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Helen McClory is the author of two story collections, On the Edges of Vision (Queen's Ferry Press), a winner of the Saltire First Book of the Year award, and Mayhem & Death (404 Ink), as well as a novel, Flesh of the Peach (Freight, 2017). The Goldblum Variations - a collection of experimental micro-fictions - was published by 404 Ink, and Penguin in 2019. Her short stories have been listed for distinction in The Best of British Fantasy (2018), The Best of British and Irish Flash Fictions (2018/19), and nominated for the Pushcart prize. Helen is a part-time lecturer at the University of Glasgow and co-founder of writing retreat Write Toscana.
Reeling with edge-of-your-seat atmosphere and the entangled lives, lusts and obsessions of three compelling characters involved in a unique ménage à trois (of sorts), Helen McClory’s Bitterhall is a brilliantly unnerving novel that explores the liminal blurring of inner life with outer reality. Narrated by the three characters in intense, short, tight episodes, their lives begin to unravel due to the eerie influence of a nineteenth-century diary, with matters coming to an irreversible, bewildering crescendo at a decadent Halloween party. Daniel Lightfoot’s voice opens the book, breaking the metafictional fourth wall by addressing readers direct: “I want you to love me, if I’m being honest. That’s why I start so gently, in the garden, in the present tense. A good story begins tipsily in a garden, and carries on through well-proportioned rooms in the past tense in which blood is being spilled and was spilled.” His work involves futuristic 3D printing technology that aims to “copy important rare objects from all over the world to create replicas, mostly for museums.” He wants to “keep the old things safe... To save the past, but let people in.” Another link to the past is the nineteenth-century diary he’s reading, an intriguing document written by James Lennoxlove, the ancestor of his best friend. The diary finds its way to Daniel’s new flatmate, Tom, who can’t put it down and obsesses over Lennoxlove. Both Daniel and Tom’s girlfriend Órla notice a strange shift in Tom, the extent of which is revealed though Tom’s haunted, tormented narrative, and all three accounts of the Halloween party. Laced with Daniel’s dry wit alongside the growing confusion and creeping sense of madness (“Whatever I had done, I had done with my socks on”), this shrewdly-written read rises to a gripping, question-raising climax.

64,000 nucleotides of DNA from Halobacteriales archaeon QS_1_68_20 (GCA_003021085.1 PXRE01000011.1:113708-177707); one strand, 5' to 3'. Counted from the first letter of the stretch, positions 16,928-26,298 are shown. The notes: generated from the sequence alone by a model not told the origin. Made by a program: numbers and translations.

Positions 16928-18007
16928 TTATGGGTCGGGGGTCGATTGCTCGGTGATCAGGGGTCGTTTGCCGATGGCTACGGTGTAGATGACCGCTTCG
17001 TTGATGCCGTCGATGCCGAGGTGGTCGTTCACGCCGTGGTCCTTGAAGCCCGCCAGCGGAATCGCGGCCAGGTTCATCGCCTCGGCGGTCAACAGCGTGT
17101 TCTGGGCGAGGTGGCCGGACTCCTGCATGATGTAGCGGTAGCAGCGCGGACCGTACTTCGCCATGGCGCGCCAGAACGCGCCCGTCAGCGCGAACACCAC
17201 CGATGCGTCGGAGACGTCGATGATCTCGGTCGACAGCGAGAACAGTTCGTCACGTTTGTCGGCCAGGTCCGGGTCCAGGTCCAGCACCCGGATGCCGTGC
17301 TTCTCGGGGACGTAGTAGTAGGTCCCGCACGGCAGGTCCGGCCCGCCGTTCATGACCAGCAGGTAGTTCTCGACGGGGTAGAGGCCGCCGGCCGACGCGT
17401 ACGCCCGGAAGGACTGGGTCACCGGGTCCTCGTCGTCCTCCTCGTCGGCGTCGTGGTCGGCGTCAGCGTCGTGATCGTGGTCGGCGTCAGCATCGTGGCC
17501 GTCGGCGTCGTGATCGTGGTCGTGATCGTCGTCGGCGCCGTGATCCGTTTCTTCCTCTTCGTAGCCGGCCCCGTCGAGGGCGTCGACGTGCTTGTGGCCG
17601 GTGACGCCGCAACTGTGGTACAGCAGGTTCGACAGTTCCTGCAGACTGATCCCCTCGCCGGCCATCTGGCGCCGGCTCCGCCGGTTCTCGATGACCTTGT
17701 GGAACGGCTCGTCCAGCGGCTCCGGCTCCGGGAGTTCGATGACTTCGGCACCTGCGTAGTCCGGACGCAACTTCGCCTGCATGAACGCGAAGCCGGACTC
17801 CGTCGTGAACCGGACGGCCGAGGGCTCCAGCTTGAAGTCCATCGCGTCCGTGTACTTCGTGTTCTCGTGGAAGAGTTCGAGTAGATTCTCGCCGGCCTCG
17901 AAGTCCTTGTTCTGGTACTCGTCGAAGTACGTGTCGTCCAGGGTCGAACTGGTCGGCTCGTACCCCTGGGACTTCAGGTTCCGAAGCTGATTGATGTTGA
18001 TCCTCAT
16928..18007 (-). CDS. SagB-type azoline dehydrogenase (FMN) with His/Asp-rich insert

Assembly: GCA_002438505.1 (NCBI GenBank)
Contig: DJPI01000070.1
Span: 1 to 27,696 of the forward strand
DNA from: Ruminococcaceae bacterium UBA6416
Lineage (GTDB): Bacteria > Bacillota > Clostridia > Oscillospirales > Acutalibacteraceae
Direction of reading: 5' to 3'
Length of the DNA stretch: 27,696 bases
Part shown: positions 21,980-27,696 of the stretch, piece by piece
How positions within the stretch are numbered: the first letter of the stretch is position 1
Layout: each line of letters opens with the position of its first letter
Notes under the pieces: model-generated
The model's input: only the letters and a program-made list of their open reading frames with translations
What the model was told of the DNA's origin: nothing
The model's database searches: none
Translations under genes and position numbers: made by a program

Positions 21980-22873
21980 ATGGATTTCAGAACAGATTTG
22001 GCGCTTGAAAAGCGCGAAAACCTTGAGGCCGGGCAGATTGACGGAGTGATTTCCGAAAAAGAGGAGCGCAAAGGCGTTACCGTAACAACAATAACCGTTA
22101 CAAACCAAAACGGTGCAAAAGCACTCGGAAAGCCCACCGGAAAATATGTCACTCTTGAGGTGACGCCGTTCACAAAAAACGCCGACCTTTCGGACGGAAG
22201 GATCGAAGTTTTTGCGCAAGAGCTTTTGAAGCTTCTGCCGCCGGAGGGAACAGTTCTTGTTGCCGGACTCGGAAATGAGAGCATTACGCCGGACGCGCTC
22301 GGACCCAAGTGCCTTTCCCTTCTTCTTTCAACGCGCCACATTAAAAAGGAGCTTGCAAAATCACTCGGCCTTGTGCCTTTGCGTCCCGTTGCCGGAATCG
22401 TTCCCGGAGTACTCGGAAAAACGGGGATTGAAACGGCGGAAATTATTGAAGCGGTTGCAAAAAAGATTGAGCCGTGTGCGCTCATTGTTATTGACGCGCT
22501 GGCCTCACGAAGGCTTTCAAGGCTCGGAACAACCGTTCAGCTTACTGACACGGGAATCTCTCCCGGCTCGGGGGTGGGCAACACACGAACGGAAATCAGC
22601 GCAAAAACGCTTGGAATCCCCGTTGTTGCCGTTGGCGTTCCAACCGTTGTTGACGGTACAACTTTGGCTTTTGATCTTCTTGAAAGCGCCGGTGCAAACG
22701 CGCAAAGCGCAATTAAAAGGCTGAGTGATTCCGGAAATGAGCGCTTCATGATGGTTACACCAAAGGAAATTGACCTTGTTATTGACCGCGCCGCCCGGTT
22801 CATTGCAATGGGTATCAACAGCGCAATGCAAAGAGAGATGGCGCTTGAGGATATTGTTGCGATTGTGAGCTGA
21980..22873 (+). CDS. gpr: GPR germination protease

We like Jeff Goldblum. You like Jeff Goldblum. Helen McClory really likes Jeff Goldblum. The Goldblum Variations is a collection of flash fiction, stories and games on the one and only Jeff Goldblum as he, and alternate versions of himself, travels through the known (and unknown) universe in a mighty celebration of weird and wonderful Goldbluminess. Maybe he's cooking, maybe he's wearing a nice jumper, maybe he's reading this very book. The possibilities are endless. Treat yourself, because all that glitters is Goldblum.
In the anticipated follow-up collection to 2015's awardwinning On the Edges of Vision, Helen McClory returns delving deeper into descriptively mythical yet recognisable stories woven from dark and light, human fear and fortune. Swimming and suffering. Spikes loom ever-threatening. A weight against the throat. Sea where the dead lie pressed into a layer of silt. A silent documentary through a terrible place. Mary Somerville, future Queen of Science. A coven of two. Mayhem & Death is the matured, darker companion to On the Edges of Vision and shows McClory's ever expanding ability to envelop and entrance her readers with lyrical language of lore, stunning settings and curious characters. Mayhem & Death also introduces the brand new novella Powdered Milk, a tale for the lost.
In On the Edges of Vision, unease sounds itself in the language of legend. Images call on memory, on the monstrous self. In Helen McClory's daring debut short story collection, the skin prickles against sweeps of light or darkness, the fantastic or the frightful; deep water, dark woods, or scattered flesh in desert sand. Whether telling of a boy cyclops or a pretty dead girl, drowned sailors or the devil himself, each story draws the reader towards not bleakness but a tale half-told, a truth half-true: that the monster is human, and only wants to reach out and take you by the hand.